Venetian beads, let’s get to know them
Venetian glass beads are divided first into two categories according to the processing technique: Drawn Glass Beads and Wound Glass beads historically called “Lampwork”.
Drawn Glass Beads: Conteria and Rosetta
Conteria or Seed Beads were created, starting from the manufacture of a perforated cane obtained by blowing a glass bolus, then modelled into a cylinder and, by hot extension, pulled into a long rod which remained perforated along its entire length. Subsequently, when cold, the rods that could be very thin, were cut into fragments, then heat treated again to round the ends, finished and divided by size.
Thus, with many steps of skilled manual processing, performed in specialized Murano furnaces, the seed beads, then destined to the impiraresse (bead stringers) for threading.
The Rosetta is a pulled rod bead that requires an even more complex procedure, for the use of multiple overlapping glass colours, commonly red, blue and white, in layers modelled by means of star molds of increasing sizes, while maintaining, with skill, the initial cylindrical shape and then stretching, pulling the large barrel obtained, while hot. Once the “Rosetta” cane was cooled, it was cut into small pieces and cold-ground with an abrasive belt to give shape and highlight the layers and the star motif that resembles a rose. So the Rosette were born, known all over the world as chevron.
Both the seed beads and the Rosette, once abundantly produced in Venice on the island of Murano, today are no longer produced due to the high costs that are no longer reflected in today’s market.
The mechanized production of glass beads is now delocalized in various countries of the world, the old Venetian productions, however, remain unsurpassed in quality, variety and charm.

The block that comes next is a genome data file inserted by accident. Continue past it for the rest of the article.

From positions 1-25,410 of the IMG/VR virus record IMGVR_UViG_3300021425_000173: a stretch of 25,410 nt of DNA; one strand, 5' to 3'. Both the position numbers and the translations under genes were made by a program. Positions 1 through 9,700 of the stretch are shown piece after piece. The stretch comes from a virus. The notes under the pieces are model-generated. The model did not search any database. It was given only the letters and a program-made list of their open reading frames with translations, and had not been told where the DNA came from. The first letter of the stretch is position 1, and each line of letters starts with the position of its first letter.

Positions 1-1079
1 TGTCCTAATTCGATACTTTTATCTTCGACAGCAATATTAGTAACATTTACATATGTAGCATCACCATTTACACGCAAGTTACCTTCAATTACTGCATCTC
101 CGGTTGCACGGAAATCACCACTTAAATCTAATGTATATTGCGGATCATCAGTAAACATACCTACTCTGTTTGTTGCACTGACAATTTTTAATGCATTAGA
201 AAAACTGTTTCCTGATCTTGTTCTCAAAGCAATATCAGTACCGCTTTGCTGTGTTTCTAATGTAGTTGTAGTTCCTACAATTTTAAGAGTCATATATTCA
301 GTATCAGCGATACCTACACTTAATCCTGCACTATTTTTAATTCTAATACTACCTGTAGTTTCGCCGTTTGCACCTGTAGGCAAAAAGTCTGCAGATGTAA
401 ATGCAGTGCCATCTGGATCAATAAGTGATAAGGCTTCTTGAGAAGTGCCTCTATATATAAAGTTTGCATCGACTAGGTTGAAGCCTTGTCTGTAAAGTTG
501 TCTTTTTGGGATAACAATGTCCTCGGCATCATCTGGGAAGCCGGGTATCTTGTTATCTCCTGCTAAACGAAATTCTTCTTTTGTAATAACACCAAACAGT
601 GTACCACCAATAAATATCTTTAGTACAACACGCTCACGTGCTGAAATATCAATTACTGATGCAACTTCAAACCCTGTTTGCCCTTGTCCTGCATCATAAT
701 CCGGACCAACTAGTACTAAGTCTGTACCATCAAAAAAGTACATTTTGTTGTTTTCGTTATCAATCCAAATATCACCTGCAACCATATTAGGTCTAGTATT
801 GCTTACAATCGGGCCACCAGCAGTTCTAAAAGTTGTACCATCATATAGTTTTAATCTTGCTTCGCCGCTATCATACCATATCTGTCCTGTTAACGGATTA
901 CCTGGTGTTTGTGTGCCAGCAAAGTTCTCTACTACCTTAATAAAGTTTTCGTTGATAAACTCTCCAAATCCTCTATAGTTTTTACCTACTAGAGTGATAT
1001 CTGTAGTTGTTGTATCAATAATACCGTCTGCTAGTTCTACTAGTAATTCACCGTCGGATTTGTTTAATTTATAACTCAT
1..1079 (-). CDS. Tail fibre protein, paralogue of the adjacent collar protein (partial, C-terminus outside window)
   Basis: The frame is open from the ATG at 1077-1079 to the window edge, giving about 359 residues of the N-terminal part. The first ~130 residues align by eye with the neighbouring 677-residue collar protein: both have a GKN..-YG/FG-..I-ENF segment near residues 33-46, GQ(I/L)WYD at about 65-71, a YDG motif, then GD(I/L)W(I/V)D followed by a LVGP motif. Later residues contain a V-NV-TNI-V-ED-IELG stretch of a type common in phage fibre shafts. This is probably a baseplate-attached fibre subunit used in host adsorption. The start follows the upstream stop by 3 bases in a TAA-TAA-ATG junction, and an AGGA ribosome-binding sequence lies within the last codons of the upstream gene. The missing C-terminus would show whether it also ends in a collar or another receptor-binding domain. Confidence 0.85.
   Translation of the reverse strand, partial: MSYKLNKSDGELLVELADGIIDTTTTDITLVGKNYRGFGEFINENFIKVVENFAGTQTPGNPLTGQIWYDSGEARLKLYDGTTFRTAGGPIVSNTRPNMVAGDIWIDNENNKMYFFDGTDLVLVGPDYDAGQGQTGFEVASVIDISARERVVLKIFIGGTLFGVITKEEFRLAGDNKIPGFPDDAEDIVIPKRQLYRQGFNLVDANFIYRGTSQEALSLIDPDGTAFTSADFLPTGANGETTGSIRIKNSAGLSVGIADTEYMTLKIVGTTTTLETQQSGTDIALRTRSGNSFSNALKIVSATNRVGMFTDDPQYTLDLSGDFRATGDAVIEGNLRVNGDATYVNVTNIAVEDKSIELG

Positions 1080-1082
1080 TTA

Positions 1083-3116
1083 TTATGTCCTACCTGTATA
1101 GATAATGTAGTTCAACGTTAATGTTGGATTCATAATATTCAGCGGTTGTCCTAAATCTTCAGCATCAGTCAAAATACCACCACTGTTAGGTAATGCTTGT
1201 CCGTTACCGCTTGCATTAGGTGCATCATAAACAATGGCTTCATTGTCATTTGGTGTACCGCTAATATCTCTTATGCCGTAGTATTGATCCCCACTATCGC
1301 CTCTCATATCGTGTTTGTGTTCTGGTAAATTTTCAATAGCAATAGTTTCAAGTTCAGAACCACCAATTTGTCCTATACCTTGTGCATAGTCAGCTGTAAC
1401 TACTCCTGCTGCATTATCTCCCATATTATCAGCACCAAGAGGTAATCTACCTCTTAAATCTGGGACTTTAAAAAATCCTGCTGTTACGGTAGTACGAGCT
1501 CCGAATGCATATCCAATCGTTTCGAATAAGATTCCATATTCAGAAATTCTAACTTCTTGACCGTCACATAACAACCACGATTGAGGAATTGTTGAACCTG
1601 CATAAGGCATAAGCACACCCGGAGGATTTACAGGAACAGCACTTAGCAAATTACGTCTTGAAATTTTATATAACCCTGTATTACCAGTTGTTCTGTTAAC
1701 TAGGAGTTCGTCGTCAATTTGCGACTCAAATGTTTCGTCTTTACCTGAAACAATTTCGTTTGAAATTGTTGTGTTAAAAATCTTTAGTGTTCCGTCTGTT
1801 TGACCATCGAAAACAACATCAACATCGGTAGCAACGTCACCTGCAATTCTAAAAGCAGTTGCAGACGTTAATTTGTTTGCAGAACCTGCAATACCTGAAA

The processing of rosette beads is imitated elsewhere, sometimes also in order to reach collector’s markets. Therefore, be careful when buying.
Lampwork beads, wound glass beads
Murano Glass Lampwork Beads, instead, are still successfully produced in Venice, both on the island of Murano and in the historic center of Venice.
They are obtained by melting solid cane glass around a metal rod suitably treated with release pastes, or which is then eliminated in acid if it is a copper tube, preferred for some processes.
They can be of infinite shapes and colours combined with each other, among the best known classic Venetian there are:
Fiorate: elegant beads decorated on the surface with rose motifs and forget-me-not, adorned with thin peaks (strands) of molten glass and often enriched with aventurine (a specialty of Venetian glass based on copper crystals). Western-style, much loved also by Venetian and European ladies.
Millefiori or a thousand flowers: of ancient Roman origins, they had a great expansion for Venetian inventiveness and know-how in the colonial market, especially African, in the period between the late ‘800 and mid-‘ 900.
They are worked by composing hot, mosaic, disks of Murrina glass rod on a base bead in solid color called soul or mother bead.
The Millefiori was a typical bead used as a currency for exchanges; beautiful ones have been produced in the past which today are highly appreciated by collectors, but it is still worked with success, contemporary taste and perfect technique.
Sommerse: small marvels with decorative motifs or with brilliant fragments of aventurine, incorporated in transparent glass (called crystal in Venice even if it does not contain lead) which emphasizes its beauty and brightness, they can be of great refinement when they contain elaborate subjects such as flowers, embroidery spirals and motifs in the most different colours.
My favourite glass beads?
The Tuttifrutti: a personal exclusive of mine, a project developed with my friend Beadmaker Sara, in years of tests and combinations, they are a collection of Murano glass lamp beads designed in hundreds of colourful and cheerful variants.
In their creation, the quality of contemporary Venetian glass and the imagination and technique in inventing new designs are best valued. They are the ideal heirs of the beads of past centuries, and keep intact in the spirit all the prerogatives of aesthetic and economic value and the charm that made our glass beads, the originals made in Venice, famous all over the world.